The second difficult conversation we had was last night – about his children.  They have been what I consider “over-sharing” details of our relationship with their mother.  If they need someone to talk to, that’s one thing, but I seriously doubt that is what is going on.  I think they are trying to get a reaction out of her, which they have already succeeded in doing.  Now Harley is getting unpleasant phone calls from his ex about me and his relationship with me.

I was so ready to ignore this and not play into it, but yesterday my feelings got hurt.  Harley thought I was mad at him, but I wasn’t.  Intellectually, I know I shouldn’t take it personally, but it hurts me to be used as an object to manipulate, hurt, or get a reaction out of someone.  I take pride in living with integrity and doing my best to treat people well.  Sometimes I mess up.  I’ve already been mean to Harley a few times.  The last thing I need is to be thrown under a bus for something that has nothing to do with me or who I am as a person.

The Wild Child

November 4, 2008


Harley’s youngest daughter is 14 and is like him.  According to Harley, he used to be “buck wild.” 

Last night, Harley picked me up from work.  His daughter was with him; they were on their way to drop her off at her mother’s house, where she currently lives.  For some reason, her mom did not want her to come home, so we went back to Harley’s house together.  On the way, she was teaching my son how to play solitaire on the computer.  It was so sweet.  At one point, she was telling him how important it is to do well in school.  I turned my face away to make sure she couldn’t see the expression on my face.  I have no idea how she does academically, but I’ve heard stories about all the trouble she causes at school.  Lands, of course, reacted in a very animated fashion and I burst out laughing.  We all laughed.

Harley’s kids have been through a lot.  They have no shortage of attitude.  And, of course, they are teenagers.  I’m not a big fan of their behavior at times, but I definitely appreciate the tender moments.

The Brady Bunch

November 3, 2008

Oh, how embarrassing…that’s me front and center!

I have one child and Harley has three.  Mine is 11 and his are all teenagers ranging from 14 to 18.  I have three dogs and two cats.  Harley has three dogs.  That’s six people, six dogs, and two cats.

We have already begun the process of blending our families.  Part of me can’t believe we are blending our families, but that is exactly what we are doing.  That is what is happening.  That’s the interesting thing about my relationship with Harley.  I have always liked him, from the moment I first saw him.  I knew in my heart he was a good person.  I felt at ease around him.  It just happened to take me 6 months to realize that the perfect man was right in front of me.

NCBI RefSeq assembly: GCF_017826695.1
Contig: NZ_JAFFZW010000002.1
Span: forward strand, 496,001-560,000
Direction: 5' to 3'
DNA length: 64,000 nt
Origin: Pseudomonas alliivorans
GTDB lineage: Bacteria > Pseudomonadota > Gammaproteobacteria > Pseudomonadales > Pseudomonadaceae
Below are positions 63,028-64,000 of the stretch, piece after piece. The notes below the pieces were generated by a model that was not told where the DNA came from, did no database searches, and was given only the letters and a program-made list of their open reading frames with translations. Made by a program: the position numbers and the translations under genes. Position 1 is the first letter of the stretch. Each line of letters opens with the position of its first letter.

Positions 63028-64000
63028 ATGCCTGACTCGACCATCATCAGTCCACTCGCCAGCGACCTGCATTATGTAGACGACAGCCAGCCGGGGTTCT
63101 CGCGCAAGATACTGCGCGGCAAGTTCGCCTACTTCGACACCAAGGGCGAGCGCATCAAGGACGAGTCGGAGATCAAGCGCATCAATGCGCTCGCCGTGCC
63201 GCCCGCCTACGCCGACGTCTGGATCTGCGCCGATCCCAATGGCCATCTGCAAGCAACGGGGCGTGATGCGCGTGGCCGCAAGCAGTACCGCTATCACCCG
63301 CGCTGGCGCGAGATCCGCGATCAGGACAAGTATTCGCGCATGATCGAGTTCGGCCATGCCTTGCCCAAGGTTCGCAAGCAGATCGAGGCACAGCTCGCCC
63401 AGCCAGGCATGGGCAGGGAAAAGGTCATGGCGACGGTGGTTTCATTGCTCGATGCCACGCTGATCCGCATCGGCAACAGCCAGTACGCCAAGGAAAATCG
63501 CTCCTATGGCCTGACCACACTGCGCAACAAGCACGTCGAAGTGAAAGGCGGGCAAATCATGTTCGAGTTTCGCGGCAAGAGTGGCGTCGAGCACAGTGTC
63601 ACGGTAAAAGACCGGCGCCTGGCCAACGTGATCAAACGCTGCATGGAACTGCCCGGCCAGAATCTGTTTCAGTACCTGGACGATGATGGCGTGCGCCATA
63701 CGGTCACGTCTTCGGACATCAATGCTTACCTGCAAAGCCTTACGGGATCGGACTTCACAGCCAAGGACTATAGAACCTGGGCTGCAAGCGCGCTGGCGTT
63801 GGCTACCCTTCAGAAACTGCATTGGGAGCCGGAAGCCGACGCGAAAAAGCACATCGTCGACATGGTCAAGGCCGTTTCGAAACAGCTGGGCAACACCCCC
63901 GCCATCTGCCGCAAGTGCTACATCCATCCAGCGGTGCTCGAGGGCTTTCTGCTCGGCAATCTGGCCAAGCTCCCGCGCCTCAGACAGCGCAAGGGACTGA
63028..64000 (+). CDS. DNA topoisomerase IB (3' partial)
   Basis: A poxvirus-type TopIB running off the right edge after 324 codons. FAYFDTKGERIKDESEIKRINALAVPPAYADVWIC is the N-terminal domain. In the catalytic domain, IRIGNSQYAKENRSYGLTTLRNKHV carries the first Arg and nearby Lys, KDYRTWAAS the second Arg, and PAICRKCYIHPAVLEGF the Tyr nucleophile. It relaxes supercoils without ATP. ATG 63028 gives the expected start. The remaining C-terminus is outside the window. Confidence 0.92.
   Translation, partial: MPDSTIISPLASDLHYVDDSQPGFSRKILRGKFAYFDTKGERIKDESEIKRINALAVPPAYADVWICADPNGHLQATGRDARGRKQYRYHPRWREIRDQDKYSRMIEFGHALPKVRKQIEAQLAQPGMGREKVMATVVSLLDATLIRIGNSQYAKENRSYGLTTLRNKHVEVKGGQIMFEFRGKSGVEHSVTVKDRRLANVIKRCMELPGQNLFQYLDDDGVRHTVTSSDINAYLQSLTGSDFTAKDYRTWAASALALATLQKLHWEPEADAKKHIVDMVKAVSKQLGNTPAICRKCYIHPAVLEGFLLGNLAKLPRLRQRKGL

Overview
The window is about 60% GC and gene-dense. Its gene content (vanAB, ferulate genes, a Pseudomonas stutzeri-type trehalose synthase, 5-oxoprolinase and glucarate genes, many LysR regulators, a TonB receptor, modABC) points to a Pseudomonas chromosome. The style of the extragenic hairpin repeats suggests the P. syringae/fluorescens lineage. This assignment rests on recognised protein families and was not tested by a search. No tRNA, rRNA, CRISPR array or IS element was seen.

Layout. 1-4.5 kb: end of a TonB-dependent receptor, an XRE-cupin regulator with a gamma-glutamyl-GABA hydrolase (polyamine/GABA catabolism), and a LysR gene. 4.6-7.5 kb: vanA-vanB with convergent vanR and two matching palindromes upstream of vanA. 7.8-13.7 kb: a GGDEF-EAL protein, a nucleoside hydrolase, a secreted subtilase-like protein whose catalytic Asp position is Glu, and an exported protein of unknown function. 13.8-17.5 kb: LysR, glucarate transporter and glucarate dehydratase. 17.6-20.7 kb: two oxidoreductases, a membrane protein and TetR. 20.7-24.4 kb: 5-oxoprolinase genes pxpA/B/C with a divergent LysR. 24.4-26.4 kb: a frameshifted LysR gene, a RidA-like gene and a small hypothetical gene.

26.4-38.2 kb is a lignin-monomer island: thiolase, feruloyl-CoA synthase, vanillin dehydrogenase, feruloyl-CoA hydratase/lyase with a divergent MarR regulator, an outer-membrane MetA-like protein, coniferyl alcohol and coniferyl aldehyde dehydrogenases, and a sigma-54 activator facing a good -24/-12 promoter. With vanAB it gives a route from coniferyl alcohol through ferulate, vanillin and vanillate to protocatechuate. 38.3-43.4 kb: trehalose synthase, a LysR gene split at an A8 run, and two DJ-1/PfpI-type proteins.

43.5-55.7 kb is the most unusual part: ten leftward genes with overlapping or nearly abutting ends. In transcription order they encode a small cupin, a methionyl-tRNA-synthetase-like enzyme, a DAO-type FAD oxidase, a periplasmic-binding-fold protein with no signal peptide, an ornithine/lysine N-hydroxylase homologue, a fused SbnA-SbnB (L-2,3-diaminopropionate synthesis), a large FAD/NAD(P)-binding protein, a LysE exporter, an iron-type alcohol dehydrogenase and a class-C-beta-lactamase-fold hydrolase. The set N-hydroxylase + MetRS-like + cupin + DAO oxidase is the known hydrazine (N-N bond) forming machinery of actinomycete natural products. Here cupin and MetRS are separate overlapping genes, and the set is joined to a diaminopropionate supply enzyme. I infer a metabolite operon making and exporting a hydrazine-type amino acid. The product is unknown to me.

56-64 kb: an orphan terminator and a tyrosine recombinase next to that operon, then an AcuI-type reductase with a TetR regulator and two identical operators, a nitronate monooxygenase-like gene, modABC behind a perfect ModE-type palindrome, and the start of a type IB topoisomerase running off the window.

Everything that is happening feels right.  It feels right when I wake up in the middle of the night with him next to me.  It doesn’t feel right on the few nights I wake up without him next to me.

He already knew my son from the days I bring him to work with me.  I met two of his kids the weekend before last.  He asked me if I was ready for “this” as he took me to his house.  Without hesitation, I said yes.  The five of us went out to dinner together.  Apparently, his kids have been encouraging him to date, but for the longest time, he didn’t want to…until he met me.  I guess it must have been obvious to his kids that he had met someone.  His mood had improved over the previous months.  Then, suddenly, he started staying out late and not coming home, which was completely out of character for him.

Thankfully, they are older and want what’s best for him.  We live 20 miles from each other.  I live closer to work and I rent my house.  He lives further from work and owns his house.

This past weekend, I met his youngest daughter.  I was kind of nervous to meet her.  I had been told she is a handful, and they weren’t kidding.  She is a young, female version of Harley.  She even physically resembles him more than the other two.  To my relief, she has been very nice to me.

Our kids all like each other.  Actually, his kids don’t act like they like each other, but they like my son and my son likes them. 

The really weird thing is that we are the adults!  It is so strange to be around kids and be the “parents.”  At this moment, I’m realizing why Harley laughed when I said that…since I have been a single parent since day 1, I have never been in this position.  Up until the last week, I’ve never kissed a man in front of my own kid or in front of their kids.  As a matter of fact, I just answered the phone 10 seconds ago and said, “hey, baby” only to realize his youngest daughter was calling me to tell me he is on his way to pick me up.  Oops.  That would explain the few seconds of dead silence before hearing a young woman’s voice 🙂